Little Stint, Calidris minuta
Image Source: Wikipedia
I was going over my life list this weekend in an effort to try and organize all my birding data. Although I have been birding since 1983, I didn't start keeping records until 2001. On record, I have observed 407 species of birds. Of these 249 have been observed in the U.S., 115 in Asia (Taiwan & Hong Kong), and 43 in the Arabian Peninsula (UAE & Oman).
On my recent trip to the Middle East, I passed the 400 species mark. Being that there are approximately 10,000 species of birds, it would seem that I still have a ways to go to catch-up with Phoebe Snetsinger.
The Little Stint was #400. I observed it at the Ras Al Khor Wildbird Sancturary in Dubai. There were several hundred individuals present, along with an assortment of other waders.
I referenced Wikipedia to get a little background on the bird. Here is an excerpt:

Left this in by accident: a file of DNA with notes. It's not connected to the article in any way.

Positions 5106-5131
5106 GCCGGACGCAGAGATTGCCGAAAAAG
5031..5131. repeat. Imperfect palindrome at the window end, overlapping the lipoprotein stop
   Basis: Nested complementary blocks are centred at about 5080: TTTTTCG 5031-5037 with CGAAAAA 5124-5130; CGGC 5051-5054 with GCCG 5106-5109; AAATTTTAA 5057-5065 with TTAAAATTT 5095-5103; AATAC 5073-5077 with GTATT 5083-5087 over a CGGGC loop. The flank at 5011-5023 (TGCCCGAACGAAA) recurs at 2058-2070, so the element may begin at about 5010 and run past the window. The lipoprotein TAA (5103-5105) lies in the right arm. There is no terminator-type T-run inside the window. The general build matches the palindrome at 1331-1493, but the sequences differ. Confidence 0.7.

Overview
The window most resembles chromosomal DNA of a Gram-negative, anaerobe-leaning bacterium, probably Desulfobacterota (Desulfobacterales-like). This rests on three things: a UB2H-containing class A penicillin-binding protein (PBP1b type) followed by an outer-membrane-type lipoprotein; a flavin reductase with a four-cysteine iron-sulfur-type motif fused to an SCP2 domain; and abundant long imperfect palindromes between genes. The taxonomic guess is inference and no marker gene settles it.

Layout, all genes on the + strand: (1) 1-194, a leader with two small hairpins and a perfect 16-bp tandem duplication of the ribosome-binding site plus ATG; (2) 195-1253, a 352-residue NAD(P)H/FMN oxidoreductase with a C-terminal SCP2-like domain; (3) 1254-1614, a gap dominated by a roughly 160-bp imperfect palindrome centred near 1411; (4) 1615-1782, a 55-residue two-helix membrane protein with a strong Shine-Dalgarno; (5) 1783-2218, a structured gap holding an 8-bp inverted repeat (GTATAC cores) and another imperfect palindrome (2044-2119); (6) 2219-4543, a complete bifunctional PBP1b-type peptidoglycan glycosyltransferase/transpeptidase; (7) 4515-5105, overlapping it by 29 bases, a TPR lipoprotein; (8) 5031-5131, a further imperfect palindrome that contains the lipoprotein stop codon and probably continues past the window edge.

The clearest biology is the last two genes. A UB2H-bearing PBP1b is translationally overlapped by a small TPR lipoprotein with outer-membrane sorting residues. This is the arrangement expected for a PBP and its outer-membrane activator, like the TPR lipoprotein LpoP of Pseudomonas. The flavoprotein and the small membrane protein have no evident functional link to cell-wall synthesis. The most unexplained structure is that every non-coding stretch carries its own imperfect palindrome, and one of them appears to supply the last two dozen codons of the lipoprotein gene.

The Little Stint, Calidris minuta, is a very small wader. It breeds in arctic Europe and Asia, and is a long-distance migrant, wintering south to Africa and south Asia. It occasionally is a vagrant to North America and to Australia. It is gregarious in winter, sometimes forming large flocks with other Calidris waders, particularly Dunlin, on coastal mudflats or the edges of inland pools.
Its small size, fine dark bill, dark legs and quicker movements distinguish this species from all waders except the other dark-legged stints. It can be distinguished from these in all plumages by its combination of a fine bill tip, unwebbed toes and long primary projection. The call is a sharp "stit",
The breeding adult has an orange wash to the breast, a white throat and a strong white "v" on its back. In winter plumage identification is difficult. Juveniles have pale crown stripes and a pinkish breast.
This bird nests on a bare ground scrape laying 3-5 eggs. It is polygamous, and male and female may incubate separate clutches.
Food is small invertebrates picked off the mud.